Mecca Terror Plot Foiled, Saudi Authorities Say
By Edward Yeranian June 24, 2017
Saudi forces disrupted a terrorist plot to attack worshippers Friday in the vicinity of Mecca's Grand Mosque, a spokesman for the Interior Ministry said Saturday.
Attempts by security forces to storm a terrorist lair on a narrow side street near the mosque, however, prompted a man holed up inside an upper-story flat to blow himself up, causing part of a building to collapse and wounding a number of people.
The ministry spokesman, General Mansour Ben Turki, told Arab media that the suspects had ties to the Islamic State terrorist group. A ministry statement said the plotters' "evil and corrupt ... schemes were directed from abroad," but did not say by whom.
No one has claimed responsibility for the attempt. Iran's supreme leader, Ayatollah Ali Khamenei, blamed Saudi Arabia for two recent terror attacks in Tehran, one at the Iranian parliament and the second at the tomb of revolutionary leader Ayatollah Ruhollah Khomeini.
Saudi news channel al-Ekhbariya showed several vehicles damaged by falling rubble and a structure with collapsed upper stories after Friday's explosion. Saudi-owned al-Arabiya TV reported that nearly a dozen people were wounded. Five terrorists, including a woman, were reportedly captured in raids prior to the explosion. Three terrorist cells were allegedly uncovered, two in Mecca and one in Jeddah.
A resident living in the narrow maze of side streets surrounding the building that collapsed said that the terrorist who blew himself up "had arrived just recently, renting a flat for the month of Ramadan." He added that no one in the area "really knew who the man was or where he was from."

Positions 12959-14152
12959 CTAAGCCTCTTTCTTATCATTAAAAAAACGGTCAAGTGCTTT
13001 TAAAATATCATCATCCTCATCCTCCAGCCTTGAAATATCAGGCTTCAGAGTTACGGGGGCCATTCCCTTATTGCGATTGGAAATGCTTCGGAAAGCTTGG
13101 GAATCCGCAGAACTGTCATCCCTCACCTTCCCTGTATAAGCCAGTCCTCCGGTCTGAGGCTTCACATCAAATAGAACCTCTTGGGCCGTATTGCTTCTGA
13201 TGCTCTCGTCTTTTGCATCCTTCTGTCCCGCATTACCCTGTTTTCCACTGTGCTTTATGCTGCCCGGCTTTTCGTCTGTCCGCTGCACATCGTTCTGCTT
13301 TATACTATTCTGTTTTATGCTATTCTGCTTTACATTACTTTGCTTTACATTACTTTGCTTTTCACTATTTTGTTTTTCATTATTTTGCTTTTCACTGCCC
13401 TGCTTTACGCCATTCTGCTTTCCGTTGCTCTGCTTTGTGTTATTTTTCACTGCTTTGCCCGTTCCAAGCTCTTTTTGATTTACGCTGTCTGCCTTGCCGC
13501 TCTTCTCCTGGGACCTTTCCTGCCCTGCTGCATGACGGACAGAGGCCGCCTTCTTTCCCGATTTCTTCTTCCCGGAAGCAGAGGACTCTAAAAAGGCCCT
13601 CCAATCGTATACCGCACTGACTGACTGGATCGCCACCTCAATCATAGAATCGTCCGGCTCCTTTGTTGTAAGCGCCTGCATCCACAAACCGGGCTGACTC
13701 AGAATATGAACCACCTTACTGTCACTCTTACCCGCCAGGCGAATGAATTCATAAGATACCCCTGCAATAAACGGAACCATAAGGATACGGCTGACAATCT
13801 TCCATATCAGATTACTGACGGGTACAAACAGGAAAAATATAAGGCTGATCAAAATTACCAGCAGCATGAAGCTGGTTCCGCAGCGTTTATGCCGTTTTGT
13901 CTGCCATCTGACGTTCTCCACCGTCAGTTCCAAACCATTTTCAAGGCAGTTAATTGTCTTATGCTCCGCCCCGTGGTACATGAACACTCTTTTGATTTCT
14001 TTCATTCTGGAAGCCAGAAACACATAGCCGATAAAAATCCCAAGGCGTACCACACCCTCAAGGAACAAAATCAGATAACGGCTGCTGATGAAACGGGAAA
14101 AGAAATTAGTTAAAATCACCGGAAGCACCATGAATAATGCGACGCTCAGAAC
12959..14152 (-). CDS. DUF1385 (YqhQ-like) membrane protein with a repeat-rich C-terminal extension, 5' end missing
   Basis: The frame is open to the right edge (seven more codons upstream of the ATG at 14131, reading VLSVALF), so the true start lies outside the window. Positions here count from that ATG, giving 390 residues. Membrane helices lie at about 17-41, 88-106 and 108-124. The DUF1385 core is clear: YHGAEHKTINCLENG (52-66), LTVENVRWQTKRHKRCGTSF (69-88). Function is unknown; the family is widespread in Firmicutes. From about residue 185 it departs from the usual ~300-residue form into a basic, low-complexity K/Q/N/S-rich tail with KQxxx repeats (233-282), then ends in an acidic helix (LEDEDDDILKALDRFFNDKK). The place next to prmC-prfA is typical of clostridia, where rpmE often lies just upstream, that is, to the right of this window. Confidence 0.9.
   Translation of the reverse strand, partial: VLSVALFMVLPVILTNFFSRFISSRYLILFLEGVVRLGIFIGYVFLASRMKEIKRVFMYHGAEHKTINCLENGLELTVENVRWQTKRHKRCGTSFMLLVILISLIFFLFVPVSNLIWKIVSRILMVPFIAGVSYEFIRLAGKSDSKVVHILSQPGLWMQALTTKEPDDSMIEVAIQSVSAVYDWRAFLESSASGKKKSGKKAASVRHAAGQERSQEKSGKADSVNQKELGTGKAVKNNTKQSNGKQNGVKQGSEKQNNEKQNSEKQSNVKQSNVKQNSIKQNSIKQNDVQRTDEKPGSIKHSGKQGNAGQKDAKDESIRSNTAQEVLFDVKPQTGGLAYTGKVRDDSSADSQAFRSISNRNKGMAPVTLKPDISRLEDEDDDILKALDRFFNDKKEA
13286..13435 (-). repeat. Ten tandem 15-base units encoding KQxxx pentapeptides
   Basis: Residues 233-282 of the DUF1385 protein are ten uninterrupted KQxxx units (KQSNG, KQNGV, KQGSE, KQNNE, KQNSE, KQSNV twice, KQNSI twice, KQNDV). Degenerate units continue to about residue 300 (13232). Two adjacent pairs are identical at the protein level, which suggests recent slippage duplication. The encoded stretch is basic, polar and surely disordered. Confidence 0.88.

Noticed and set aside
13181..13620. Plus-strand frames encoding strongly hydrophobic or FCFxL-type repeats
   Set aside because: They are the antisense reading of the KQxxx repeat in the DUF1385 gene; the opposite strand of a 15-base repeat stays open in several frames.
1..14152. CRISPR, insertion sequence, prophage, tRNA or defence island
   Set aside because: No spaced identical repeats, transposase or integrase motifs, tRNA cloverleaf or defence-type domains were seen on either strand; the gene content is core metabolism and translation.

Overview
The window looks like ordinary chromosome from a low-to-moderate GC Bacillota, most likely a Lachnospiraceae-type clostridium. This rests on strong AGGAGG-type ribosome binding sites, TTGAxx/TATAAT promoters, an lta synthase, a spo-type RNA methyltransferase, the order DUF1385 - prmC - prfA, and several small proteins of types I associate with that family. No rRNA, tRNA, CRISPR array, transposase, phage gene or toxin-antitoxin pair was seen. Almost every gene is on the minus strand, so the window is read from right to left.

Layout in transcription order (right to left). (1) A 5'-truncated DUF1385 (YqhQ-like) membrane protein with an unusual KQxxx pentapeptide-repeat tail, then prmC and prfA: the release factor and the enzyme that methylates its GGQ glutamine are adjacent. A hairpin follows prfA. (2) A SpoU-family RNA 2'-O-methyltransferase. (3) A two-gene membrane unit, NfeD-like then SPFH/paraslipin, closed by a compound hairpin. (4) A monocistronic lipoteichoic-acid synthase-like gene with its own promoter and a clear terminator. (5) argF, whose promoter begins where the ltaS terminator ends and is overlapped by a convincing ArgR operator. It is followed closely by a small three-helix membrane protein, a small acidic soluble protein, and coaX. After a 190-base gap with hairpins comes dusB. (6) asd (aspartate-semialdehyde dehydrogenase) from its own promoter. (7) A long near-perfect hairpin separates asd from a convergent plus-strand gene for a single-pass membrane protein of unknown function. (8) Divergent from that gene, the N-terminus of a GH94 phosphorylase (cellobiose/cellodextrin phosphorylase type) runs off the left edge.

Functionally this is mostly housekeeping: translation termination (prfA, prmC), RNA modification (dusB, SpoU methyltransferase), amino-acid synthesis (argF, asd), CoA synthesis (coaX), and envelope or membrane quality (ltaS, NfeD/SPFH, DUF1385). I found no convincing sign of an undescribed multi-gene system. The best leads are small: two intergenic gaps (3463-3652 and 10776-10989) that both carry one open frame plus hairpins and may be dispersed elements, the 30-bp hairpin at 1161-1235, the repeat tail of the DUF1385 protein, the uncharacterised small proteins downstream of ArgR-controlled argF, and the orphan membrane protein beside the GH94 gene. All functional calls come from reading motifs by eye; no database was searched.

Saudi media compared Friday's attack to a series of suicide bombings in the holy city of Medina last year, during the final hours of Ramadan. At that time, a man, cornered by security forces in a parking lot near the Prophet's Mosque, blew himself up, killing and wounding a number of policemen.
Hilal Khashan, who teaches political science at the American University of Beirut, told VOA that it was unclear whether the man who blew himself up was actually plotting a terrorist act near Islam's holy shrine, or whether he was "just part of a terrorist sleeper cell and preferred to blow himself up rather than be captured by police."
The alleged plot was uncovered just days after a dynastic shake-up in which former Saudi Crown Prince and Interior Minister Mohammed bin Nayef was replaced by his younger cousin Mohammed bin Salman. Khashan pointed out that bin Nayef had a solid record of fighting terrorism, "defeating al-Qaida in Saudi Arabia" following a wave of terrorist attacks starting over a decade ago.
"It will take time," Khashan said, "to determine if the shake-up [replacing bin Nayef as interior minister] will have an effect on terrorism."
Credit to bin Nayef
Middle East analyst Theodore Karasik insisted that "credit should be given" to bin Nayef "for the the capabilities of the Saudi Interior Ministry." He added that some commentators were comparing this failed attack to the storming of the Grand Mosque in 1979 by pro-Iranian militants, but he thought the "comparison is mistaken," since the foiled plot was on a much smaller scale, "meant to inflame, rather than [physically] hold ground."
Hundreds of people were killed after that 1979 terror attack, in which militants claiming allegiance to the then-recent Iranian Revolution stormed the Grand Mosque compound and held it for several weeks, demanding an end to the Saudi monarchy.
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